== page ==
A Guide to Healthcare Buzzwords and What They Mean: Part Two (M through Z)

Buzzwords in Healthcare Technology

Meaningful Use (MU)

Meaningful Use is the phrase used in the 2009 HITECH Act to describe the standard providers must achieve to receive incentive payments for purchasing and implementing an EHR system. The term meaningful use combines clinical use of the EHR (i.e. ePrescribing), health information exchange, and reporting of clinical quality measures. Achieving meaningful use also requires the use of an EHR that has been certified by a body such as CCHIT, Drummond Group, ICSA Laboratories, Inc. or InfoGuard Laboratories, Inc. The term can also apply informally to the process of achieving the standard, for example “How is our practice doing with meaningful use?”

mHealth

An abbreviation for Mobile Health, mHealth is a blanket label for transmitting health services, and indeed practicing medicine, using mobile devices such as cell phones and tablets. mHealth has large implications not only for newer devices like smartphones and high-end tablets, but also for feature phones and low-cost tablets in developing nations. Many different software and hardware applications fit under the umbrella of mHealth so the term is used conceptually to talk about future innovations and delivery systems.

NLP

An acronym for Natural Language Processing, NLP is a field of study and technology that seeks to develop software that can “understand” human speech – not just what words are being said, but what is meant by those words. By “processing” text input into an NLP program, large strings of text can be parsed into more traditionally meaningful data. For example, narrative from a doctor in a medical record could be transferred into data for research and statistical analysis. If we had every medical record and narrative in history, we could search it and look for trends – and possible new cures and symptoms. IBM’s famous Watson machine that could “listen” to Jeopardy! clues and answer is an advanced example of NLP.

ONCHIT

An acronym for “Office of the National Coordinator for Healthcare Information Technology,” the ONCHIT is a division of the Federal Government’s Department of Health and Human Services. The Office oversees the nation’s efforts to advance health information technology and build a secure, private, nationwide health network to exchange information. Although the National Coordinator position was created by executive order in 2004, the Office and its mission were officially mandated in the 2009 HITECH Act as a part of the stimulus package.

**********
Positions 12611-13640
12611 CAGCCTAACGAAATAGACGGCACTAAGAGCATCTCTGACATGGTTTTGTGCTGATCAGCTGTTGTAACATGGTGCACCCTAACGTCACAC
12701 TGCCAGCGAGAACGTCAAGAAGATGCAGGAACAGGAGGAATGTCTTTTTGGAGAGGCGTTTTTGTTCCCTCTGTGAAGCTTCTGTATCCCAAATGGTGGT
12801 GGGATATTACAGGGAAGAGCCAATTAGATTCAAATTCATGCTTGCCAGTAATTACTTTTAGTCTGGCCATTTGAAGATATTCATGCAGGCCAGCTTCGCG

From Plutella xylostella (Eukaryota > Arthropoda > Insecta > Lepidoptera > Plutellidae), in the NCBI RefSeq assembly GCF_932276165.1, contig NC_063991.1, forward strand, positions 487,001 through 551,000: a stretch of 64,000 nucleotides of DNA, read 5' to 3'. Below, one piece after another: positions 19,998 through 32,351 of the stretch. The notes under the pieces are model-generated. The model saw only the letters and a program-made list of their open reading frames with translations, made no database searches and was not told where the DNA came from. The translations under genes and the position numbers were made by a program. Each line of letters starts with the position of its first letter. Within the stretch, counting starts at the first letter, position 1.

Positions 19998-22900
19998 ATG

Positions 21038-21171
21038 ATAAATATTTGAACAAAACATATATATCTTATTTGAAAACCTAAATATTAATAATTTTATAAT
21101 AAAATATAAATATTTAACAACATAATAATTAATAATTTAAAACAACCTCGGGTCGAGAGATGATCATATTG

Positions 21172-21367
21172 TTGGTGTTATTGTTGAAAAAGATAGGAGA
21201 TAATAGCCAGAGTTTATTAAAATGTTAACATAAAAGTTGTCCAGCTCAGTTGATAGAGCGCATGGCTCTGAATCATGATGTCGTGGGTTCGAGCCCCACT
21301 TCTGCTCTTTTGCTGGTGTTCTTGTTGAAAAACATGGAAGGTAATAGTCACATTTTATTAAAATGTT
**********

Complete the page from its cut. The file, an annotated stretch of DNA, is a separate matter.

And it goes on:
Patient Engagement

Patient Engagement is a broad term that describes the process of changing patient behaviors to promote wellness and a focus on preventative care. “Engagement” can roughly be read to describe the patient’s willingness to be an active participant in their own care and to take responsibility for their lifestyle choices. Patient Engagement efforts can be as simple as marketing campaigns for public heath and appointment reminders, and as advanced as wearable monitors that can transmit activity and exercise information so patients can track their fitness. Improving the health system’s ability to engage patients is considered key to lowering healthcare spending and attacking epidemics like obesity and heart disease.

Patient Portal

A patient portal is software that allows patients to interact, generally through an internet application, with their healthcare providers. Portals enable communication between providers and patients in a secure environment with no fear of inappropriate disclosure of the patient’s private healthcare information. Patients can get lab results, request appointments and review their own records without calling the provider. Patient portals can be sold as a standalone software module or as part of a comprehensive Practice Management/EHR package.

Patient-centered Care

Patient-centered care is a healthcare delivery concept that seeks to use the values and choices of the patient to drive all the care the patient receives. As elementary as it sounds, developing a culture that places the needs and concerns of the patient – the whole patient – at the center of the decision-making process is a new development in the healthcare system. Patient engagement is at the core of patient-centered care, because the patient is the central driver of the decisions – as is only right!

PCMH

An acronym for Patient Centered Medical Home, a PCMH is a model for healthcare delivery where most or all of a patient’s services for preventative, acute and chronic primary care are delivered in a single place by a single team to improve patient outcomes and satisfaction as well as lower costs. PCMHs may also operate under a different reimbursement structure, as they can be paid on an outcome basis or on a capitation model as opposed to fee-for-service.

PHR